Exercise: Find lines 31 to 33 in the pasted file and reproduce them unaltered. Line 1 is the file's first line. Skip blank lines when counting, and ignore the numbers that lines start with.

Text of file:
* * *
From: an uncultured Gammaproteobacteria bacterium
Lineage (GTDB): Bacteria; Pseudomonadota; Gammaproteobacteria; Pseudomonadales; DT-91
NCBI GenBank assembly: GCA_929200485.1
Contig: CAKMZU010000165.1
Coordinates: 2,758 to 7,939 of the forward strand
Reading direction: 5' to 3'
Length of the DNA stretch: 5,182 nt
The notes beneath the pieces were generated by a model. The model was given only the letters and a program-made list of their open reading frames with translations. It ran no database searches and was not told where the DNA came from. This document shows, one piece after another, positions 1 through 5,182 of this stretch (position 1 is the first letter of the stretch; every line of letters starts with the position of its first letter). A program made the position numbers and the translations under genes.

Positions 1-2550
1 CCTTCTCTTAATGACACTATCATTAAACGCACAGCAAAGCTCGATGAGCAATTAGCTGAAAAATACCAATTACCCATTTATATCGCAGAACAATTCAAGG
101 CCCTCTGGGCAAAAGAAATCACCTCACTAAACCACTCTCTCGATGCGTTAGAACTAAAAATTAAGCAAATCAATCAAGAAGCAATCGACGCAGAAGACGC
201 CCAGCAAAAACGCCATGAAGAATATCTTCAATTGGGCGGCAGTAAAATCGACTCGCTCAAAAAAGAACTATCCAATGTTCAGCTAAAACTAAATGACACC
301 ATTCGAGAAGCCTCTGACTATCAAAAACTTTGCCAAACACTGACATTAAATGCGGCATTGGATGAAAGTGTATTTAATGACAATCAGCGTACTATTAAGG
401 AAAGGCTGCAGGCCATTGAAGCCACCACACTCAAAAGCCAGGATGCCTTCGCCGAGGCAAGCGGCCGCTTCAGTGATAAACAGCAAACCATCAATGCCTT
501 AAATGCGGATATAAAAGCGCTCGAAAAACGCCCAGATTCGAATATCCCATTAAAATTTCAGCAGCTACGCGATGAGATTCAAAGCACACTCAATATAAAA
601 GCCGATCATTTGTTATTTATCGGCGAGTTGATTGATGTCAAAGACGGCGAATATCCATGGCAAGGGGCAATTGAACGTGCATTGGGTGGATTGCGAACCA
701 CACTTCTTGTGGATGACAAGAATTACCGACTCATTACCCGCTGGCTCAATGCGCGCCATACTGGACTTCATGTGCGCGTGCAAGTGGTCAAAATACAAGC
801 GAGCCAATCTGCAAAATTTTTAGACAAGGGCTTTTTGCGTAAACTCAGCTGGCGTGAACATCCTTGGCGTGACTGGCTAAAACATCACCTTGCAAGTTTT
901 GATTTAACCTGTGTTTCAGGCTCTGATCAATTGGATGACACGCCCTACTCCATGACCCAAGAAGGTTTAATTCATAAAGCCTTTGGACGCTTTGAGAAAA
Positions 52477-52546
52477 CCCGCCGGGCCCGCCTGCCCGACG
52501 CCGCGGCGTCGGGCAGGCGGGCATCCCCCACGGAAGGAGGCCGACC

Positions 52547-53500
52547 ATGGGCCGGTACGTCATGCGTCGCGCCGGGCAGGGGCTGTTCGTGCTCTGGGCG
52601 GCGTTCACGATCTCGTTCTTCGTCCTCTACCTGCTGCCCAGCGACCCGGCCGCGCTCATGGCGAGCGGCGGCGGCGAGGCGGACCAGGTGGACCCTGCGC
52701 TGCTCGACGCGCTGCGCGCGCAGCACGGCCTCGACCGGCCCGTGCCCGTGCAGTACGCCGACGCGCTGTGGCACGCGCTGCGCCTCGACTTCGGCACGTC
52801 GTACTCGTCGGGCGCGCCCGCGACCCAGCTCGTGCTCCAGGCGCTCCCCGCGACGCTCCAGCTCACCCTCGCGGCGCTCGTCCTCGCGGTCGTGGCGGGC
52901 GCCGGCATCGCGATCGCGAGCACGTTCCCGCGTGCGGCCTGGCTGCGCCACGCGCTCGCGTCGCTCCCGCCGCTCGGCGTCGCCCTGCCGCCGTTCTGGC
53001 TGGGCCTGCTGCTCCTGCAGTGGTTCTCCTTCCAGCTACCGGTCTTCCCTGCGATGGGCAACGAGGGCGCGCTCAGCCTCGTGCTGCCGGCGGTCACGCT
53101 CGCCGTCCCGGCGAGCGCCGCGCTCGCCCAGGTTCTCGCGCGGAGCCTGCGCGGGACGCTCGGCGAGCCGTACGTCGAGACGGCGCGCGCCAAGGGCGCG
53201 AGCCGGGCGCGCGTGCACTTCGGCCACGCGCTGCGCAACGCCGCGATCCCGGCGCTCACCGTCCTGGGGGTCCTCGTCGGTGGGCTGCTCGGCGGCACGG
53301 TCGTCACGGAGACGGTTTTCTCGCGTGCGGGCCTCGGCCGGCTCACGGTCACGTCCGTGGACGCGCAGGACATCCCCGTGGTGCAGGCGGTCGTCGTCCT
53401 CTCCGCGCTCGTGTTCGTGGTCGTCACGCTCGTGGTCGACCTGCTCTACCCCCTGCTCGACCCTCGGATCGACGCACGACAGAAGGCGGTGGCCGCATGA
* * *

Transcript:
53201 AGCCGGGCGCGCGTGCACTTCGGCCACGCGCTGCGCAACGCCGCGATCCCGGCGCTCACCGTCCTGGGGGTCCTCGTCGGTGGGCTGCTCGGCGGCACGG
53301 TCGTCACGGAGACGGTTTTCTCGCGTGCGGGCCTCGGCCGGCTCACGGTCACGTCCGTGGACGCGCAGGACATCCCCGTGGTGCAGGCGGTCGTCGTCCT
53401 CTCCGCGCTCGTGTTCGTGGTCGTCACGCTCGTGGTCGACCTGCTCTACCCCCTGCTCGACCCTCGGATCGACGCACGACAGAAGGCGGTGGCCGCATGA